The threats to close the Strait are nothing more than a frustrated Iranian regime trying to gain leverage it simply doesn't have.

Comment Re:Except (Score 4, Informative) 151

He's not being a troll.

The concern is not simply that they're American-made. It's that the executive branch (you know, the one Obama and his appointees lead) intentionally sold those 2000+ guns to known members of Mexican drug cartels. They knew at the time that these people were murderous thugs. But the officials overrode the objections of the gun dealers and some of the field agents to sell them anyway. This was allegedly to track where the guns would go, but A) the operation lost track of where most of the guns went, until B) some of those weapons were later used to kill a Border Patrol agent, not to mention in numerous Mexican crimes.

The debacle was called "Operation Fast and Furious". While investigations are ongoing, it's been reported that at least one of Obama's Cabinet members knew of the program - Attorney General Holder was briefed mid-program, in contradiction of his testimony to Congress.

Comment Re:Bitterness (Score 4, Insightful) 1799

To determine a course of action, first we need to diagnose the problem. My take is this:

1. Both parties in Congress have become largely unresponsive, over the past decade at least, to the will of the people.

2. They have become less responsive because they have gerrymandered district lines to an insane level. The popularity of Congress has been hovering around a mere 20% for years, yet the last 3 elections (2006, 2008, 2010), heralded as huge sweeps, saw roughly 85% of incumbents keep their seats. The voters are no longer picking their politicians, the politicians are picking their voters.

3. Because of this dilution in voter power, the power of moneyed interests has increased (certainly in relative terms, maybe in absolute terms too). We see both parties increasingly enmeshed in cronyism, in which they attempt to give subsidies to allies while levying taxes or regulations against opponents. Even after the biggest financial disaster since the Great Depression, on a bipartisan basis Congress proved unable or unwilling to tackle Too Big To Fail. If that's not a sign that Congress has freed itself from the will of the voters, I don't know what is.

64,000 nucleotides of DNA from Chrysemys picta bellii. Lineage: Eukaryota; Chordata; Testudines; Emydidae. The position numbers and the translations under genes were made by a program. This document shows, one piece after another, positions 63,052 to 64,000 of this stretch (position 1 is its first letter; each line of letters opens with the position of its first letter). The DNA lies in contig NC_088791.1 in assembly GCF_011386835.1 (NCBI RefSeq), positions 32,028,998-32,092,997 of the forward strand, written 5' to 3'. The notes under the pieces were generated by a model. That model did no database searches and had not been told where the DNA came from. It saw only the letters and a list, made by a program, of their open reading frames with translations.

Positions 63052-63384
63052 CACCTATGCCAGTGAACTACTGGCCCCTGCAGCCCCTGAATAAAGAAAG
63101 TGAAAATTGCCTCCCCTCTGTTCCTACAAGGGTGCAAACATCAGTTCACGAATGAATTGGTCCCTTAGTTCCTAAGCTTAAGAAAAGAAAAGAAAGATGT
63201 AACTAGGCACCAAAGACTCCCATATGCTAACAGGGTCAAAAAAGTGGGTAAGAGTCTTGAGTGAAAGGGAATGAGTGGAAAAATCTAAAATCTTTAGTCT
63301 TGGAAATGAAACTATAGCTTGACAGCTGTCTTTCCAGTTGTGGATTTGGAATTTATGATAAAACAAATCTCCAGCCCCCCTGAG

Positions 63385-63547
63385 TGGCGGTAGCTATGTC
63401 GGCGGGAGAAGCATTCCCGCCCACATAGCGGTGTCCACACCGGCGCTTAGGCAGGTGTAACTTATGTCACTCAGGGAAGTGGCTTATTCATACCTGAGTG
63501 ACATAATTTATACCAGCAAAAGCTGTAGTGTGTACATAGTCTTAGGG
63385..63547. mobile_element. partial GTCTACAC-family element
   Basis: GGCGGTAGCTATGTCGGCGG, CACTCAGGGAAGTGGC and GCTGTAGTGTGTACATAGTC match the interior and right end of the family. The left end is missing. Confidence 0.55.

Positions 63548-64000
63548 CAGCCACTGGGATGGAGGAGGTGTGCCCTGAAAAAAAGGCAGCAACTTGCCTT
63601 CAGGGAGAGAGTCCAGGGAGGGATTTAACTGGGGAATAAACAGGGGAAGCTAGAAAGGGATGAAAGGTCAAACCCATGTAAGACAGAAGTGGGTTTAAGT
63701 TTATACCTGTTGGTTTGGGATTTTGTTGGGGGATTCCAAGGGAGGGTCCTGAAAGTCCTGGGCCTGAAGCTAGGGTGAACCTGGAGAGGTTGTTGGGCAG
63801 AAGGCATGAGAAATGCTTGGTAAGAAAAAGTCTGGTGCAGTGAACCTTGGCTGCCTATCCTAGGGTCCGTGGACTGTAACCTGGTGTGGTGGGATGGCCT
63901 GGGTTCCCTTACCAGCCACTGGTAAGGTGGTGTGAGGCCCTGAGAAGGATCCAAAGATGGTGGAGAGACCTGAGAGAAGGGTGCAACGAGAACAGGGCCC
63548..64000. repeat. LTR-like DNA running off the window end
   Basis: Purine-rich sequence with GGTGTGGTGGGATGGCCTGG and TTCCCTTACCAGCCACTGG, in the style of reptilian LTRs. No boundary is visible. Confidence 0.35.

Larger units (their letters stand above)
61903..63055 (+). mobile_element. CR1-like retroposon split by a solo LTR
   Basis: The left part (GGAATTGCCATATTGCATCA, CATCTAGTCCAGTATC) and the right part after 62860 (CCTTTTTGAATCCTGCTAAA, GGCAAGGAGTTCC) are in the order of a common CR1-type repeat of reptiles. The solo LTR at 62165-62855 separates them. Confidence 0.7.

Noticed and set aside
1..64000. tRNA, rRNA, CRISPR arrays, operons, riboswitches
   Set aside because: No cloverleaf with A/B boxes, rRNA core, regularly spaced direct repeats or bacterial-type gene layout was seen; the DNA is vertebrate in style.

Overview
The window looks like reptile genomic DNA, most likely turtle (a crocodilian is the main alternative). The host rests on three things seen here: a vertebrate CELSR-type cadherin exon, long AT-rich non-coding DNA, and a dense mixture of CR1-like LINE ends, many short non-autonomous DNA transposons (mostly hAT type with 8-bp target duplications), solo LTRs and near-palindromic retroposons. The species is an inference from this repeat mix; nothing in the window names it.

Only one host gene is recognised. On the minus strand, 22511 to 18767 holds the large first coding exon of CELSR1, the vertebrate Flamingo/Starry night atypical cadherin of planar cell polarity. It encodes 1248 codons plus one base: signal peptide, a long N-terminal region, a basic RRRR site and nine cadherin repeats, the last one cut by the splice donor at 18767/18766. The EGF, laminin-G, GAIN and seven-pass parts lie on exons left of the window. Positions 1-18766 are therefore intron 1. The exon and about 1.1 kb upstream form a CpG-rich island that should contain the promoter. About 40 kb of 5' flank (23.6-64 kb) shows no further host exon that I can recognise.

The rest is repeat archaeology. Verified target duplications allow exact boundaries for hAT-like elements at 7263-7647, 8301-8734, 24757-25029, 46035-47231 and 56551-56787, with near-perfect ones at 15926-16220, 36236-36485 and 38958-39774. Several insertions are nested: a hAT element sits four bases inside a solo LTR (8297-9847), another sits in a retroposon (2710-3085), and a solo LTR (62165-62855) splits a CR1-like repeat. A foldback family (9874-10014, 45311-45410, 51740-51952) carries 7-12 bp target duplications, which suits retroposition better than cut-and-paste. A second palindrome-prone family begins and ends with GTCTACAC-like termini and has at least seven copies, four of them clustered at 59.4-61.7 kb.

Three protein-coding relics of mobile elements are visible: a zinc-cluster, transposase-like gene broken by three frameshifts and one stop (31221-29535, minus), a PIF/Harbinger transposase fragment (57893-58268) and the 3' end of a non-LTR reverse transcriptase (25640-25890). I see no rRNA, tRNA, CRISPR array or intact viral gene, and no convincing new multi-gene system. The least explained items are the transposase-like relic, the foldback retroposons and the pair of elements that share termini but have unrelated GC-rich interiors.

Doing something about gerrymandering would seem to be a step in the right direction. An example would be to put responsibility for district lines into a nonpartisan commission's hands, perhaps aided by algorithms to help maximize competitiveness. That has the advantage of being something that folks from across the political spectrum could get behind.

An additional response to Congressional misdeeds is to stop allowing Congress to meddle in as much as it does, thus limiting the damage. But that has several downsides: 1) the left in the US seems reluctant to constrain the power of Congress, and 2) the right in the US, despite its rhetoric, has been extremely ineffective in electing members who actually would limit Congress, perhaps because 3) there is currently very little incentive for Congress to constrain itself.

Comment Re:Disagreement with Value of Online Classes (Score 1) 261

As a student (and working professional) I disagree. I've taken a number of both types of courses. In-person was fine when I was a full-time college student with time to burn (it's how I got my BS and MS degrees). Now I work full-time as an engineer, and take classes on the side to continue my professional development. I've found online courses to be far more valuable in my current situation.

Let me tell you why. In-person courses require me to travel to the university campus, which is time I could be using to study or be with my family. In-person lectures by necessity have pacing issues when the students' technical backgrounds or abilities are heterogeneous. You either hold up the lecture for the subset of the students that don't get a particular topic, or you fly through it and that subset misses out. With online (recorded) lectures, there is flexibility for the student to pause the main lecture to think something through, rewind, or even to go look at supplementary materials on that particular subtopic. They can browse the online help forum for answers to common questions. And the other students need not wait for them to catch up.